A good data strategy can make a world of difference to a business’ ability to connect with consumers, according to an expert in the space.
Carmen Vicelich, the founder and chief executive of Valocity, has shared the importance of cleaning and leveraging data in ways that add value to a business.
“It’s all very well to have Excel spreadsheets if your own people can’t access that and actually use that information to make better decisions, then you’re really not using that asset, and it’s not an asset.
“It’s just sitting there and it’s not creating value,” she suggested.
Speaking to REB following the announcement that Valocity would be embarking on a new partnership with Real Estate Industry Partners (REIP), she shared that “data’s often been called the new oil”.
“But just like oil, if it’s in the ground and you’re not accessing it, it has no value.”
“It has to be cleaned and it has to be turned into something that is a product you somehow have to get that oil to the petrol station; otherwise, if it’s under your house, you ain’t getting anything,” she commented.
With business leaders now beginning to realise that their key differentiator is the data they have and the relationships they share with their customers, Ms Vicelich said that many businesses out there “have lots and lots of data, and they don’t know what to do with it”.
She explained that there needs to be a better conversation than just “we’ve got data”, and that exploration should ask and answer the question: “How do you turn data into actionable insights that really drive value and that drive market advantage?”
For those businesses that already see their data as an asset, Ms Vicelich then probed: “How are you actually protecting that? How are you actually keeping that up to date? And how are you actually earning the right to have that information?”
An example of “earning the right”, from the CEO’s perspective, is “continuing to engage with that home owner post a home sale and saying, ‘Congratulations, you’ve had your house for 12 months. Here’s the latest automated valuation model’, or, ‘your house has gone up by this much’.”
Leaning into that, the most fundamental aspect of a data strategy is transparency, with Ms Vicelich advising that it is “so important to have a data strategy and a data framework of how you’re going to operate because then you have that transparency of this is what’s important and what we will use, and this is what we won’t use and this is how we’re going to use it”.
“It’s fundamental that you have that transparency that this has been used for this purpose, this is what we’ve agreed to, and this is what we will, and this is what we won’t do,” she said.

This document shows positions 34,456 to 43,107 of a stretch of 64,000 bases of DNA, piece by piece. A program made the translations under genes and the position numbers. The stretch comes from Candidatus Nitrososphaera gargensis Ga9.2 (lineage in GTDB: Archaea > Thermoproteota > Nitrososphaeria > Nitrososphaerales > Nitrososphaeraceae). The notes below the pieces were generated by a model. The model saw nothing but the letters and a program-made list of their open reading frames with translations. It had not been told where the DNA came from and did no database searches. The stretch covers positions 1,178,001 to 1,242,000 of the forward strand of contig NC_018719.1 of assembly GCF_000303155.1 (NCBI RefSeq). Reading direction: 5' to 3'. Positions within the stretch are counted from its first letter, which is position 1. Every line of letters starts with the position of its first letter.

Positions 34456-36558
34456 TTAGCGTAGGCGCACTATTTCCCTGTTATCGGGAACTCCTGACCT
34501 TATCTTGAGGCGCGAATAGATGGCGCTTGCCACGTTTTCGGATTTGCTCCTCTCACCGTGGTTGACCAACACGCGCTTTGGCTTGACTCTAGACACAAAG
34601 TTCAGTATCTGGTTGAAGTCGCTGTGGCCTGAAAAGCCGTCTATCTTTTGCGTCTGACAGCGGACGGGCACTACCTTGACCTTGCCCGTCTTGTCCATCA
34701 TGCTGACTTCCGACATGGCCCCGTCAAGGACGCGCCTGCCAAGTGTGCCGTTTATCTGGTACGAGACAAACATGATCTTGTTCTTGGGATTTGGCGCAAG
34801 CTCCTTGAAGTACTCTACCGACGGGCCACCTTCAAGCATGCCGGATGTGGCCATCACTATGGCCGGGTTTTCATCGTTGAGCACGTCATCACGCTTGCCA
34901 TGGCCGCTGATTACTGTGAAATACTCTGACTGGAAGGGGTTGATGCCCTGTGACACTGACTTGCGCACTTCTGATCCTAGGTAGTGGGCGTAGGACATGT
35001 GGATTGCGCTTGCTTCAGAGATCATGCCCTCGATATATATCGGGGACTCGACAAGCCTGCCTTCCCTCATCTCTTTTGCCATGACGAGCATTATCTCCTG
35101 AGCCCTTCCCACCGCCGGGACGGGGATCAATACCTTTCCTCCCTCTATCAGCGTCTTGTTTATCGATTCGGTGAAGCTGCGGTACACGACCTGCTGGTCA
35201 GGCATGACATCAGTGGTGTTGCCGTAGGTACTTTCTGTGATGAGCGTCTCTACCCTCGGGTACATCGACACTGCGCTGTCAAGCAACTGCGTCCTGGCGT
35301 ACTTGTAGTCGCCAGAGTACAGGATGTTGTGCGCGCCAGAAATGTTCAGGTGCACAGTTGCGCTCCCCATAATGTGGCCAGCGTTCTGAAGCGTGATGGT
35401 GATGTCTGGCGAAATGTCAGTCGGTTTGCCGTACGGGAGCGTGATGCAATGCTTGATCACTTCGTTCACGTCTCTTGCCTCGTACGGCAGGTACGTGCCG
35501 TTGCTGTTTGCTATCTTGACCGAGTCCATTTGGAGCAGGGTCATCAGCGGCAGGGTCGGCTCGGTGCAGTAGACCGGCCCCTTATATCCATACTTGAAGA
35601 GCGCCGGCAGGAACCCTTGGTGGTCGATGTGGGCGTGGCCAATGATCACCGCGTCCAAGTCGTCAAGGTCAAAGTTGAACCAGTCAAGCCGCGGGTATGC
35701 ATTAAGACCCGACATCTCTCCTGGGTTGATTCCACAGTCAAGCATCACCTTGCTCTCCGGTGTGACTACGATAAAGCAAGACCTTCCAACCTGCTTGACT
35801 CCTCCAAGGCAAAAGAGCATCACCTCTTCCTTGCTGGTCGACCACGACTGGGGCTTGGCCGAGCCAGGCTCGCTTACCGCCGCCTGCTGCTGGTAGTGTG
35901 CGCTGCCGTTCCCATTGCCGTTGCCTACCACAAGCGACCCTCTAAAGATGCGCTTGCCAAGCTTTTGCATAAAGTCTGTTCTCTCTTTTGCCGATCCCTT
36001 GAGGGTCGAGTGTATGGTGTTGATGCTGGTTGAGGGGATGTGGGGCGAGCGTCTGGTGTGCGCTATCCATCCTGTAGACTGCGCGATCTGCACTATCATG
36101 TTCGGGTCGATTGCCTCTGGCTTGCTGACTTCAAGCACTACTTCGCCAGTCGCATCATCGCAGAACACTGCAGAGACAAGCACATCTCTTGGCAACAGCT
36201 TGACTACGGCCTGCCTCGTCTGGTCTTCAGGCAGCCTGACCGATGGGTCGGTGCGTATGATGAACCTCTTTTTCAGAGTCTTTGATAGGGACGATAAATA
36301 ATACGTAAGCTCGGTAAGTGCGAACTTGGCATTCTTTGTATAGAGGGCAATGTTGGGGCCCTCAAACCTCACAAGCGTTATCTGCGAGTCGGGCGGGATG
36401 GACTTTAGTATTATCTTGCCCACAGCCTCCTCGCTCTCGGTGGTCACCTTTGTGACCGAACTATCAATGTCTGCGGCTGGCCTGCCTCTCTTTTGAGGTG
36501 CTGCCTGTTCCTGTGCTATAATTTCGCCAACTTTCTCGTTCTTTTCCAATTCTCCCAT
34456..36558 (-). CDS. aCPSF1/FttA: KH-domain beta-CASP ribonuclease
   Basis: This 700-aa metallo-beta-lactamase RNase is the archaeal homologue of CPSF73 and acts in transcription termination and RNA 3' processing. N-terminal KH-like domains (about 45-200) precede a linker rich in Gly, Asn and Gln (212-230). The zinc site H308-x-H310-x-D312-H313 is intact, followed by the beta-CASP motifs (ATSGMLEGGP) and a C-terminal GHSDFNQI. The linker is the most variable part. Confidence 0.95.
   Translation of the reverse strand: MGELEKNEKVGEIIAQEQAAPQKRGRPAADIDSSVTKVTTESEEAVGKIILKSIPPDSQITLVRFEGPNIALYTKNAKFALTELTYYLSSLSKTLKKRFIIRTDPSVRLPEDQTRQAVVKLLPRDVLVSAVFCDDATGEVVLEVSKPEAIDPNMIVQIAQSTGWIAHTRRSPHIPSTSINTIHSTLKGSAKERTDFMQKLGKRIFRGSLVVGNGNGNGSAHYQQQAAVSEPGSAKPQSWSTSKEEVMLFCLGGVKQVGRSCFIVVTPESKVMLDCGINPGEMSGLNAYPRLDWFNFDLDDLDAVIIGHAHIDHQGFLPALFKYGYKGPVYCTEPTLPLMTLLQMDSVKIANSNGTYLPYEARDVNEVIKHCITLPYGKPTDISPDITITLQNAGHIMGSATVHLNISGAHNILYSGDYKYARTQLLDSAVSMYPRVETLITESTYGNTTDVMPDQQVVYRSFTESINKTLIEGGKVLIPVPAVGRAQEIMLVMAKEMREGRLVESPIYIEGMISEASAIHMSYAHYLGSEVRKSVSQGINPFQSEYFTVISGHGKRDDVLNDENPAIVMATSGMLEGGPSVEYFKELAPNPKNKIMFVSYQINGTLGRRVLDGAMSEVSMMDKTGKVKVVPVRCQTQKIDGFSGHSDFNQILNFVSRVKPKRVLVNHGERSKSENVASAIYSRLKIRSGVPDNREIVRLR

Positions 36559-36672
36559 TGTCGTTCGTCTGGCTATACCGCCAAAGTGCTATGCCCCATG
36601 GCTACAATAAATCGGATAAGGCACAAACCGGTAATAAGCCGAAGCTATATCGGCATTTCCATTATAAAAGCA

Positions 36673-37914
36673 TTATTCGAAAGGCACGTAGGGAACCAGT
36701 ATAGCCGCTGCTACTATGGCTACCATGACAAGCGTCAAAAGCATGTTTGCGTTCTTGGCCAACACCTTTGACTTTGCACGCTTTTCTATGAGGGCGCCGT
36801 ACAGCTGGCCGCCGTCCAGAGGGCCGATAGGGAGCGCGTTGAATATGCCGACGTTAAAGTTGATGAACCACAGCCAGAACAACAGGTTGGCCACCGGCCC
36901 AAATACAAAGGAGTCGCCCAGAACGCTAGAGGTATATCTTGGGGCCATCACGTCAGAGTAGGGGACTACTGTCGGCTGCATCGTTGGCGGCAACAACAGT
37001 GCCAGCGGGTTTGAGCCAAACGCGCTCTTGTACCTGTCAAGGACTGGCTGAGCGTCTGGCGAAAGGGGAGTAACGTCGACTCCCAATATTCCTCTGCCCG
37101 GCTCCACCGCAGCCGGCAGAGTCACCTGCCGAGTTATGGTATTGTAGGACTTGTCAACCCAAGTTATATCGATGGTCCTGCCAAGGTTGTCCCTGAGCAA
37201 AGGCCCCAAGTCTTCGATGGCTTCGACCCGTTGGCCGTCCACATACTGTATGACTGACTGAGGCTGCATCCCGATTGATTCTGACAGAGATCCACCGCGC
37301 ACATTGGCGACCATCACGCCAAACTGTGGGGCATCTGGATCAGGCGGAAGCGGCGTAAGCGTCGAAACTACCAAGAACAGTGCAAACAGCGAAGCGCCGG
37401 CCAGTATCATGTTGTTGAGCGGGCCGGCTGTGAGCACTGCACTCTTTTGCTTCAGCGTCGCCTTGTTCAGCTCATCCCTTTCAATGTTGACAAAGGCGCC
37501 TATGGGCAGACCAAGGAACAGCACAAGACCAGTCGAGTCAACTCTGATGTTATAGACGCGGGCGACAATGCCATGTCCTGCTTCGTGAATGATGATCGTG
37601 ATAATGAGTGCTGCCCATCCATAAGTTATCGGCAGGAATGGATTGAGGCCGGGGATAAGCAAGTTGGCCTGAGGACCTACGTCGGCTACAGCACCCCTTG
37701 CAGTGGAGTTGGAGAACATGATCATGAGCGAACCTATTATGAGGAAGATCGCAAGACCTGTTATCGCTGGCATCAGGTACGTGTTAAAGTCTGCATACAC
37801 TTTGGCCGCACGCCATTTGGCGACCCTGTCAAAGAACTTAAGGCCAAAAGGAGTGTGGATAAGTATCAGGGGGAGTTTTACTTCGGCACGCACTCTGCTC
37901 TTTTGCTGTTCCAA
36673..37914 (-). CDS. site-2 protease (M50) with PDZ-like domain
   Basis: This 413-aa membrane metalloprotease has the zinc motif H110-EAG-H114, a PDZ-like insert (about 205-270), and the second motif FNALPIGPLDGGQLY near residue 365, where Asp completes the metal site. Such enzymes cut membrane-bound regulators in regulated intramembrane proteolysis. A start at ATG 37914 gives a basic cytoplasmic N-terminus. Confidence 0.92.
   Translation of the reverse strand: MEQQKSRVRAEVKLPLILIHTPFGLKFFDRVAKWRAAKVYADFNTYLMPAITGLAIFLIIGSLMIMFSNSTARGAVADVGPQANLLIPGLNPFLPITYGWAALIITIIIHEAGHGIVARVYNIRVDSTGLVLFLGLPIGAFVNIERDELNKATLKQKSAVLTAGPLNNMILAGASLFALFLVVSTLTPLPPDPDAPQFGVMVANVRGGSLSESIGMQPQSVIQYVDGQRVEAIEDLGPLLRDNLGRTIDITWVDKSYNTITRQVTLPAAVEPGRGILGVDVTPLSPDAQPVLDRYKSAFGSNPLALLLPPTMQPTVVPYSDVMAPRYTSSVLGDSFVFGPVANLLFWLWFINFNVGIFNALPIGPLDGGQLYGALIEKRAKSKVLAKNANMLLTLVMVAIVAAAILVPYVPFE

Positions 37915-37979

Providing a practical example of this, she recounted her use of Uber, which required her to share her location, and enabled the ride-share company to track her whereabouts.
“While Uber can track me, they delivered value to me by touching a button and sending a car,” Ms Vicelich said.
If Uber had then kept tracking her location and noted that she had walked past a McDonald’s and sent her a message about buying a cheeseburger with a discount code, that would be an improper use of her data, given not only the lack of permission, but a perceived lack of shared value.
“The future is transparency and shared value exchange,” she stated.
From the CEO’s perspective, there is a level of duty of care to say, “well, actually, just because you could, doesn’t mean you should”.
“We’ve seen that evolve over the ages, and it is about creating frameworks around best practice,” she said.
Citing the scenario that faced Facebook with its Cambridge Analytica scandal, she emphasised that it wasn’t that Facebook didn’t have rules around how to use data, but they “didn’t understand how someone would go with the unintended consequences of what they’d do with that”.
“This is where visibility of where your data is going, what data you’re capturing, how you’re hosting it, how you’re sharing it, just becomes ever more important,” she said.
For more insights from Carmen Vicelich, listen to the latest episode of Proptech Pulse here.
ABOUT THE AUTHOR
Grace is a journalist across Momentum property and investment brands. Grace joined Momentum Media in 2018, bringing with her a Bachelor of Laws and a Bachelor of Communication (Journalism) from the University of Newcastle. She’s passionate about delivering easy to digest information and content relevant to her key audiences and stakeholders.